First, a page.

Review Some Feasting Basics

With Thanksgiving and Christmas right around the corner, it’s time to start thinking about family get-togethers, gift-giving, and feasting. Here are a few basics you might want to review with the family prior to the holidays:

For children (Yes, trust me, they can do this! It just might take a little practice.):

  • Remain seated at the table until you have been excused. Ask to be excused if necessary.
  • Never complain about any of the food (this goes for adults, too, of course). Instead, be gracious and try everything.
  • Be considerate by remaining quiet, or carrying on pleasant (“inside voice”!) conversation when appropriate. No rowdy behavior at the table!
This is a favorite Norman Rockwell painting that I edited just a bit to show a little of what I'm talking about...

This is a favorite Norman Rockwell painting that I edited just a bit to show a little of what I’m talking about…

For everyone:

  • Your napkin goes in your lap.
  • The salt and pepper always travel as a pair. If one is asked for, both are passed.
  • Be aware of your elbows. Family gatherings often mean tight seating arrangements, so try not to invade your neighbor’s personal space even when cutting into that steak…
  • Always thank the host, the hostess, and compliment the cooks. This makes for positive, uplifting conversation.
  • Wait to start eating until everyone has been served.
  • Try to keep the conversation appropriate to mealtimes (e.g. Avoid disturbing/gross topics, etc.).
  • Being an adult does not win you the right to complain about the food, or be inconsiderate by appearing “picky”. Please don’t ever make a big deal about foods you won’t eat. Be gracious and try everything. It’s simply not that hard.
  • If you or a loved one has food allergies/sensitivities, now is not the time to make a fuss over it. In fact, the topic does not even have to come up at the table. If you’ve brought special food, allow it to be enjoyed, but not as a focal point. It’s just not all about you. It’s about a feast, family time, enjoying the blessings that God has given us.

Casual Fellowship + Food

We enjoyed some fun, relaxing, casual fellowship with dear friends this past weekend. It was a great opportunity to catch up, regroup, and (as always…) eat some amazing food (it’s a great strength of ours). ๐Ÿ™‚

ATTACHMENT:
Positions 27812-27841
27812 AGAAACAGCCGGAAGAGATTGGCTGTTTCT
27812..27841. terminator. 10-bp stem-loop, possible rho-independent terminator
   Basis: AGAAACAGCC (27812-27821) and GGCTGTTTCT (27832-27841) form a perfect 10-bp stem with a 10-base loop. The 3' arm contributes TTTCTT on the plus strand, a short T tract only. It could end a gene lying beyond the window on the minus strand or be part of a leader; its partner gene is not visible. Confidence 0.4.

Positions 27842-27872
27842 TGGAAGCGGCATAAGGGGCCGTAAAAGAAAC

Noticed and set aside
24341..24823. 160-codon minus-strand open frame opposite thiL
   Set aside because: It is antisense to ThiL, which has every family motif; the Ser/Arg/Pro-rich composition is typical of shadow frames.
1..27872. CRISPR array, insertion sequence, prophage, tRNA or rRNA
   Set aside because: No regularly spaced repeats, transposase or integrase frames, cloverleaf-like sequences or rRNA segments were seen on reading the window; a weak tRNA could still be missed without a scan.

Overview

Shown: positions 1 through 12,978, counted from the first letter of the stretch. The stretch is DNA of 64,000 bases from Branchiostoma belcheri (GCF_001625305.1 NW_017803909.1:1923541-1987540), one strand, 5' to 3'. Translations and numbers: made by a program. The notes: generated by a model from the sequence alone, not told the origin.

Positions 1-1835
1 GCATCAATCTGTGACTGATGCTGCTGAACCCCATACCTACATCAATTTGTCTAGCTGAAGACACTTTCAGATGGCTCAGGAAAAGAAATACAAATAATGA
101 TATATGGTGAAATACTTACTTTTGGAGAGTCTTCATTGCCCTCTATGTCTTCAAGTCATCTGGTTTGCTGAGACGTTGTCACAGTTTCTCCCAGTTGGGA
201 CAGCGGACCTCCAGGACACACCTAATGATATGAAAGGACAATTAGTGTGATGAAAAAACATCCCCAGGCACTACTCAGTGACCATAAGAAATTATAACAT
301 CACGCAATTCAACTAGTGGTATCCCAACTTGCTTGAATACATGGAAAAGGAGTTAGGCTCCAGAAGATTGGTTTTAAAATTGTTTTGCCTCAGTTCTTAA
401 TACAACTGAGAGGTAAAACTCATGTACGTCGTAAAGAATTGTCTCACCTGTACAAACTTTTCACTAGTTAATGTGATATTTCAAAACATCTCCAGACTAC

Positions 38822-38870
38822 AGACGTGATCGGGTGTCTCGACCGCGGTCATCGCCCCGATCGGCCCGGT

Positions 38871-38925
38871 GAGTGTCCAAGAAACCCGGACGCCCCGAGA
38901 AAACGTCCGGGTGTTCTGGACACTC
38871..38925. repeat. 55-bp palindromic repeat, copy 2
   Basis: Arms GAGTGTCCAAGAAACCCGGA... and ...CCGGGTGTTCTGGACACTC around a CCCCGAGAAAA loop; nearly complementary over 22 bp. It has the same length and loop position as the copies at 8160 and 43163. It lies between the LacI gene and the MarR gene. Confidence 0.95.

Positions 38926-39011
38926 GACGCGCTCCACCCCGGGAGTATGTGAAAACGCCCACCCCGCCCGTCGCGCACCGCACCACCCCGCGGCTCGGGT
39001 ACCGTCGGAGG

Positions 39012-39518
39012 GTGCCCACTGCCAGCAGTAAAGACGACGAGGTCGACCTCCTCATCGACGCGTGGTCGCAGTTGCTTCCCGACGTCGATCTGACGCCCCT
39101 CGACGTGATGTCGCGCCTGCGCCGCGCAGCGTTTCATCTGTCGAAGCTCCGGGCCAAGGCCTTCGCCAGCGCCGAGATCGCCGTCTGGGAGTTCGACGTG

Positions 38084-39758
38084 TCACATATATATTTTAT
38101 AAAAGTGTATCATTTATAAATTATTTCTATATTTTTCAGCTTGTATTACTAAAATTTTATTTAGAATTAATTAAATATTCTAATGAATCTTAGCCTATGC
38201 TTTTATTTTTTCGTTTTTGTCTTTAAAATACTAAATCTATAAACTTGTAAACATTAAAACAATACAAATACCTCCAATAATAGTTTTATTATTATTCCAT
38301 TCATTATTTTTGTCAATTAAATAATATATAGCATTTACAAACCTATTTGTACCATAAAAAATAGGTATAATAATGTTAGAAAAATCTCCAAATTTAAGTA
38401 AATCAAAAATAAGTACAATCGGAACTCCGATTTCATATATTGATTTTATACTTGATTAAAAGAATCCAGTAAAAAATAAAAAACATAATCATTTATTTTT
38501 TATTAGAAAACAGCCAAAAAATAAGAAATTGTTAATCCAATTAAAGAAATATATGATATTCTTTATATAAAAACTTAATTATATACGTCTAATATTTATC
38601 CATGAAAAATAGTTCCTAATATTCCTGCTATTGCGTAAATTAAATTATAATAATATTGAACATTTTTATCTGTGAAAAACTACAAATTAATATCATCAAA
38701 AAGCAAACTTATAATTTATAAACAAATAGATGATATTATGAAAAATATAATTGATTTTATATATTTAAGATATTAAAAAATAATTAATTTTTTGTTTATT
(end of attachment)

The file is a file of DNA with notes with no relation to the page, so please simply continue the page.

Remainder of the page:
This is something like (if not exactly the recipe) we had the other night. Puff pastry, apple butter, cheddar cheese… So good! Click the image to find the recipe.

Often, a good rule-of-thumb when hosting guests, or bringing food to an event, is not to try new recipes. Go to your tried-and-true stash, and work from that. However, when you’re as close with your guests as we are to these friends, it’s actually the perfect time for creativity. So, we did a mixture of both. Here are some things you would have found in the kitchen:

  • White Chocolate Cherry Cream Cheese Dip + Ritz Crackers
  • Red Current Jelly in Mascarpone + Rosemary Crackers
  • Double Chocolate Cookies (I don’t know what they were, but they were life changing. LOL)
  • White Castles (Hey, they’re quick, easy, ready-to-go, and strangely delicious once in awhile.)
  • Puff Pastry, Filled with Apple Butter and Cheddar Cheese (Delicious.)
  • Salsa + Fresh Cilantro and Chips

Most of these foods you can keep on hand for those last-minute get-togethers. Keep a box of good crackers stashed away, a block of cream cheese in the fridge drawer, and a couple of topping/mix-ins options (pepper jelly is a good one…), and you’re good to go!

What do you like to do for delicious finger foods?


Ladies and Gents Away from Home

This is something that I really need to continue to figure out. My brother and I are often traveling a day, two, three at a time, many hours away from our home. So, how can we be “hospitable”, courteous, polite, etc. while on the road? Here are a few thoughts off the top of my head:

  • Treat your host to supper.

Take the check for the whole table every now and then. Or, if you’re staying in someone’s home, you might (if circumstances are appropriate for this…) even consider preparing them a meal from their own kitchen. Of course, if you do this, you should treat the kitchen with the utmost respect, clean up very thoroughly after yourself, etc. You should also, unless asked to do otherwise, use your own ingredients.

  • ย Anticipate house rules.